Indoor Farming: What’s Next for Greenhouses, Vertical Farms and Container Farms?

Some pioneering and high-tech indoor farming systems have struggled to meet return on investment expectations, but increasing automation, decreasing cost of capital and improving market conditions lie ahead. The indoor farming technology market was valued at $23 billion in 2016, and is projected to reach $ 40.25 billion by 2022 (with a robust CAGR of 9.65%). The current market value of crops grown in greenhouses worldwide is approximately $300 billion.

What’s Driving Indoor Farming Investment?

Indoor farming enables farmers to reduce risks associated with the weather and increase per acre productivity. It also uses fewer resources and produces more per square foot. In a world where there is decreasing availability of arable land, this is a critical farming method. As the recent World Resources Institute Report, it is estimated an area twice the size of India will be required for new agriculture by 2050 even if increasing productivity follows the strong upward trend of the last fifty years.

Consumer preferences are changing. While there is a willingness to pay for fresher and more healthy food, the biggest premiums are placed on ‘local’ food. This is a key selling point for growers who can locate in or near urban centers.

Food safety is an increasingly valuable part of vertical farming, as food-born illness is estimated to cost the US economy $15.6 billion per year. In the U.S., there have been many recent high-profile outbreaks of E. coli in Romaine lettuce due to washing practices. Vertical farms are controlled growing environments where no washing is required.

North America is a Key Market for Indoor Farming

North America is the largest market for new indoor farming technologies. Why? The region pays high prices for fresh produce, key technology such as lighting is cheap and the cost of capital is low, especially compared to other regions such as Europe.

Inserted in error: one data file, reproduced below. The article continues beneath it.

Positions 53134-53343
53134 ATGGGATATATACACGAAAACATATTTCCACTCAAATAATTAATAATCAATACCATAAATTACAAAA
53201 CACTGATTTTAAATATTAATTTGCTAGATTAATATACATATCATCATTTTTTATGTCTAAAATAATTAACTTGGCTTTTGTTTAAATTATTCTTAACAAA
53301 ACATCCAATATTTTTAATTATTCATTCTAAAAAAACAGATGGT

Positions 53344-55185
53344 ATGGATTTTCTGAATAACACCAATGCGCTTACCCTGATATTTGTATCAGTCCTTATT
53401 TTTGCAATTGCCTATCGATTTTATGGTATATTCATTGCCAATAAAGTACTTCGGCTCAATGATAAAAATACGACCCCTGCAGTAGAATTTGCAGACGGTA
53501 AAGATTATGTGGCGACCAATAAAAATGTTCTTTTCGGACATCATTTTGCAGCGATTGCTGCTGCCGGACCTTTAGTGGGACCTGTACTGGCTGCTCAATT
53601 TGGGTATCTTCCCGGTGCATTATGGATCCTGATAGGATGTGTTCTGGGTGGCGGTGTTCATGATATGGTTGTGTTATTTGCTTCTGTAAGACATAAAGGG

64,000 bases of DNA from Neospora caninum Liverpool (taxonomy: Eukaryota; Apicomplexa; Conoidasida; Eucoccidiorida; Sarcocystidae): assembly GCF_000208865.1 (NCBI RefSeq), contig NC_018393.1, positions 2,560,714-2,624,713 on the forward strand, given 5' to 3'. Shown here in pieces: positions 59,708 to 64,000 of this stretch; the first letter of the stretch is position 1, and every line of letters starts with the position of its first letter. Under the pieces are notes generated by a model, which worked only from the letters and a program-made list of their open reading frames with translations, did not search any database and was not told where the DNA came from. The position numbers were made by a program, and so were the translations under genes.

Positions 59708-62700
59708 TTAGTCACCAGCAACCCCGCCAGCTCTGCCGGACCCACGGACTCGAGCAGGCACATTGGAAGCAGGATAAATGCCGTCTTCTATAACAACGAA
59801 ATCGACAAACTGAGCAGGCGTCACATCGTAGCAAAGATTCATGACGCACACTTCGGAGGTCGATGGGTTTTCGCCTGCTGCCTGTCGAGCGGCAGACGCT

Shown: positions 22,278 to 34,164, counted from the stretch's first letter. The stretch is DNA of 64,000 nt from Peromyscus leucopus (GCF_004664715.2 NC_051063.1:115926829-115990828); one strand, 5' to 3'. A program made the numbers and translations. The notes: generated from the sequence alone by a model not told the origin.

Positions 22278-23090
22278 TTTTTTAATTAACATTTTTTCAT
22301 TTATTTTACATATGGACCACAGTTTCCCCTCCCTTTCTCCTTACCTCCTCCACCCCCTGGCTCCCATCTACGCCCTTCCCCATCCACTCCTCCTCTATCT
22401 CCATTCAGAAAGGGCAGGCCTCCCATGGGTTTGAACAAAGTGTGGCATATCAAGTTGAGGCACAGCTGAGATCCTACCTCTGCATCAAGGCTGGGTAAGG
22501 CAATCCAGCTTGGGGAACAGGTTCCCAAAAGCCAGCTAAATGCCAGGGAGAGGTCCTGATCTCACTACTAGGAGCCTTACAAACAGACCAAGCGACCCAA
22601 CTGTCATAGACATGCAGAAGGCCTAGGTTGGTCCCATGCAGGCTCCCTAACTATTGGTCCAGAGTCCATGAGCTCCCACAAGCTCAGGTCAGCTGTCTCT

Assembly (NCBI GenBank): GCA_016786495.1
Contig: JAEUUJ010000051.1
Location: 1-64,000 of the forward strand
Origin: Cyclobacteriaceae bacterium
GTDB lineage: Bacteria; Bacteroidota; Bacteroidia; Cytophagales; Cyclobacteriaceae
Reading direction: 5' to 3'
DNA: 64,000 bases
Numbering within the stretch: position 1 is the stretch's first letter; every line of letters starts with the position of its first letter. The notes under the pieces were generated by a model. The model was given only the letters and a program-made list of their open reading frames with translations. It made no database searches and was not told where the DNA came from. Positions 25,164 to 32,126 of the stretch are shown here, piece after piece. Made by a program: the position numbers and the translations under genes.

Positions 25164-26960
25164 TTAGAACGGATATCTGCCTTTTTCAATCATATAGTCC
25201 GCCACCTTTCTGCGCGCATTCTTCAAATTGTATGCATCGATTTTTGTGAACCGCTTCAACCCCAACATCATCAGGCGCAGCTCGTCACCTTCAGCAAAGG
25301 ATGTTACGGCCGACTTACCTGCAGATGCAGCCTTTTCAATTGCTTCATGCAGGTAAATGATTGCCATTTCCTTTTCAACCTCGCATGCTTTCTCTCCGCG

In the U.S., costs for premium products like fresh herbs is typically higher than in European markets. Indoor farmers are therefore able to charge a premium price to grow an expensive product. e.g. in the U.S. basil is typically $5 /box whereas UK prices are >$2/box.

There is a strong pipeline of commercial scale growing facilities being developed in North America. Current projects are focused on the leafy green market with an increasing investor appetite for greenhouse solutions such as BrightFarms and Little Leaf Farms.

Labor Costs and Automation

There is evidence showing that the leading high-tech U.S. indoor growers are running farming operations with OPEX costs that leave the system unprofitable. Indeed, growers such as Plenty promised ten new farms by 2020 when they received $200 million in funding from Softbank, Bezos Expeditions, Innovation Endeavours, and others, in 2017. To date, the company has only planned to build a new farm in Los Angeles and shuttered a project in Seattle. AeroFarms promised twenty-five new farms in five years when it received $100 million from Ikea Group, Wheatsheaf Investments, ADM Capital, and others. The company broke ground on its second commercial facility in 2019. This indicates that current sunless indoor growing facilities are mostly R&D facilities that will require increased automation when they build out commercial scale facilities.

This is ushering in a wave of investment in highly automated farms. Jones Food Company is offering ‘medical grade’ growing systems with no human interaction with the product. Fifth Season’s new $35 million plant will have forty separate robot systems in operation. Intelligent Growth Systems (IGS) have pivoted their business model from licensing farming systems to selling farming systems with a proprietary software-as-a-service layer. The company sells to local growers who understand local market conditions. IGS’s expertise focuses on reducing three key costs: power, labor and capital. The company claims a 50% reduction of lighting costs (compared to alternative LED lighted environments in vertical systems), an 80% reduction of labor costs (depending on the labor market), and ‘cheap’ systems due to use of off-shelf components which drive down material and CAPEX costs.